Italy Legalises Home-grown Cannabis

Growing a little marijuana at home should not be a crime rules Italy’s Supreme Court.

Up until December 2019 both smoking and cultivating cannabis was illegal in Italy. However, in a ground-breaking and controversial move, the Italian court of Cassation called upon by the Supreme Court has overturned that ruling. This now means that in small amounts it is now legal to grow cannabis for personal use.

The farming and selling of marijuana were deemed illegal under legislation dating back to the 1990’s.  However, inconsistent court decisions have proved contradictory in some cases since those laws were passed, therefore creating some uncertainty around them.

This comes after several cases were overruled or thrown out of court due to the controversy surrounding such laws.

The Supreme Court of Cassation, (corte suprema di cassadione), is the highest court of appeal in Italy. The courts purpose is to ensure the correct application of law in inferior and appeal courts. The supreme court can reject or confirm a sentence or ruling from a lower court.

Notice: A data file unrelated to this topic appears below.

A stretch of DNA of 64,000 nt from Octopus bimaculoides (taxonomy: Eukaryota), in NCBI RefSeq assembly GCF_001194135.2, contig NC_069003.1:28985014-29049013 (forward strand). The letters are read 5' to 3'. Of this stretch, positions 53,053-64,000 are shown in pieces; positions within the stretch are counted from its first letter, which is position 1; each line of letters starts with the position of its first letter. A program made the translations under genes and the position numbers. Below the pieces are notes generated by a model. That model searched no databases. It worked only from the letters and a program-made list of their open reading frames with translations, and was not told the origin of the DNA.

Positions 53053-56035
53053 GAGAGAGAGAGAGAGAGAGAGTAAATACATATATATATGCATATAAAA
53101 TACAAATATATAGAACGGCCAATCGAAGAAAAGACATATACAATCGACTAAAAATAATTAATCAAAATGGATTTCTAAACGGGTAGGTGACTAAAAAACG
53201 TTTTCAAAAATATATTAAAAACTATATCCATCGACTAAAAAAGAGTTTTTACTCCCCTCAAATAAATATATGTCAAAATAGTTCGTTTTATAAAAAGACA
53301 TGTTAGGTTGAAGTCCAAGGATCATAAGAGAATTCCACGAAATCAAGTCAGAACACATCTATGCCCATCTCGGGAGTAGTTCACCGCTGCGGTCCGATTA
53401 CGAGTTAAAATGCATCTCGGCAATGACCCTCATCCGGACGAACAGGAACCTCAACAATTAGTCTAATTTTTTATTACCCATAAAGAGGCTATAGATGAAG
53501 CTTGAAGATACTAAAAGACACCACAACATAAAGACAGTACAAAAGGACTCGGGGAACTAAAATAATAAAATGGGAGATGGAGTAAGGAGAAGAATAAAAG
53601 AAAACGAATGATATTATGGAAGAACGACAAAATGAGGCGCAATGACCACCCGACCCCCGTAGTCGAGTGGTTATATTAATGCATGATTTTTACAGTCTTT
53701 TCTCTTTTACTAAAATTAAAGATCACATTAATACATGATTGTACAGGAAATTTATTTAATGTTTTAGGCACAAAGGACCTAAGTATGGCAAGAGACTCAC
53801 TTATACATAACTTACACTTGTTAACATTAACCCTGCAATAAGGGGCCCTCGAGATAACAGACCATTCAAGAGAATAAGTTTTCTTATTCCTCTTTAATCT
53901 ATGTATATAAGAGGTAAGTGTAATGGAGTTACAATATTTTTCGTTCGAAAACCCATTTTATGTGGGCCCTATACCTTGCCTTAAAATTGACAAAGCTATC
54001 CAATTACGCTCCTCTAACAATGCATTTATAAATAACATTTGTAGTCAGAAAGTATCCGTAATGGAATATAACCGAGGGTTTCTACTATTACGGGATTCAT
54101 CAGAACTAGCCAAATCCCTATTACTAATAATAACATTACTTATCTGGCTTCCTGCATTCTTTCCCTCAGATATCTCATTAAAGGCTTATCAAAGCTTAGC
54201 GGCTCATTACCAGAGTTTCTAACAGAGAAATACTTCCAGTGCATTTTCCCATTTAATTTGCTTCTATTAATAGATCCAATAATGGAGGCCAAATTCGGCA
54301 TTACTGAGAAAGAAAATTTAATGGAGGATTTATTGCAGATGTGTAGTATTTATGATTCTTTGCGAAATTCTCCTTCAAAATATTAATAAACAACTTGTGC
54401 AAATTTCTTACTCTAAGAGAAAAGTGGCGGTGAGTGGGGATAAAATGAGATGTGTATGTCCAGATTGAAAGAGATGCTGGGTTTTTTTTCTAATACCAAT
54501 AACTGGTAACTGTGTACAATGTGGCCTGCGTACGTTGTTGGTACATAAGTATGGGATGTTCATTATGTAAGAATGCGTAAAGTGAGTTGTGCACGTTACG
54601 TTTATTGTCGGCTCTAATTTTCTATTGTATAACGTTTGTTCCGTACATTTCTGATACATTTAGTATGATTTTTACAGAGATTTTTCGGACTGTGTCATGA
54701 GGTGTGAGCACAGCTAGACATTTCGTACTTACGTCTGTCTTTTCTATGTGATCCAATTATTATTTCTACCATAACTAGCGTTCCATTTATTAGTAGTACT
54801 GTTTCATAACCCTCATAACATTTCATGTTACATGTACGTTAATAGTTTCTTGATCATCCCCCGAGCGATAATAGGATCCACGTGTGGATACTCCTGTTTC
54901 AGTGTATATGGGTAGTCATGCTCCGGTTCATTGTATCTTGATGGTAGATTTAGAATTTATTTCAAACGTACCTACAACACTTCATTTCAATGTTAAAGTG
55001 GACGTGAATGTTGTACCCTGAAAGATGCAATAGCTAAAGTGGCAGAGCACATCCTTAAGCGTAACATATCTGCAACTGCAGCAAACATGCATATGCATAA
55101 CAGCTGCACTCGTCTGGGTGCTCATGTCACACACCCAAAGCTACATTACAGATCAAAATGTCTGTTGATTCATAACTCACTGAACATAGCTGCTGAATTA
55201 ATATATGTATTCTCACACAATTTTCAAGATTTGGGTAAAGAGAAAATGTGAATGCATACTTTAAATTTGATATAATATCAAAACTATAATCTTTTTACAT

The court has in some part given some clarification around the laws of the cultivation of marijuana, ruling that “growing small amounts of cannabis domestically for the exclusive use of the grower”, is no longer an offence in the country.

This comes as a welcome ruling for Matteo Mantero, a senator from the co-ruling 5-star movement. Mr. Mantero, who has long been an advocate for the legalisation of the trade, said of the ruling                                     “the court has opened the way. Now it is up to us”.

Mr. Mantero presented an amendment to the 2020 budget, calling for the legalisation and regulation of domestic cannabis use, but it  was deemed inadmissible by the senate speaker from Silvio Berlusconi’s conservative party.

The logic behind this new decision is yet to be made clear, and a thorough more extensive ruling may not be released to the public for weeks or even months.

It remains unclear if the Supreme Court’s ruling distinguished between cannabis plants that are referred to as hemp or as marijuana.

The hemp plant is mostly associated CBD  (cannabidiol) oil, and typically has less than 0.3% of THC (tetrahydrocannabinol).  This is the chemical that makes users feel high and promotes the feeling of being high. It can also produce feeling of psychosis in users.

 Italy now joins the ever-growing number of European countries that have pushed to legalize cannabis, such as Luxembourg, Malta, Germany and Switzerland.

Hopefully, this will now pave the way for other countries to follow suit.



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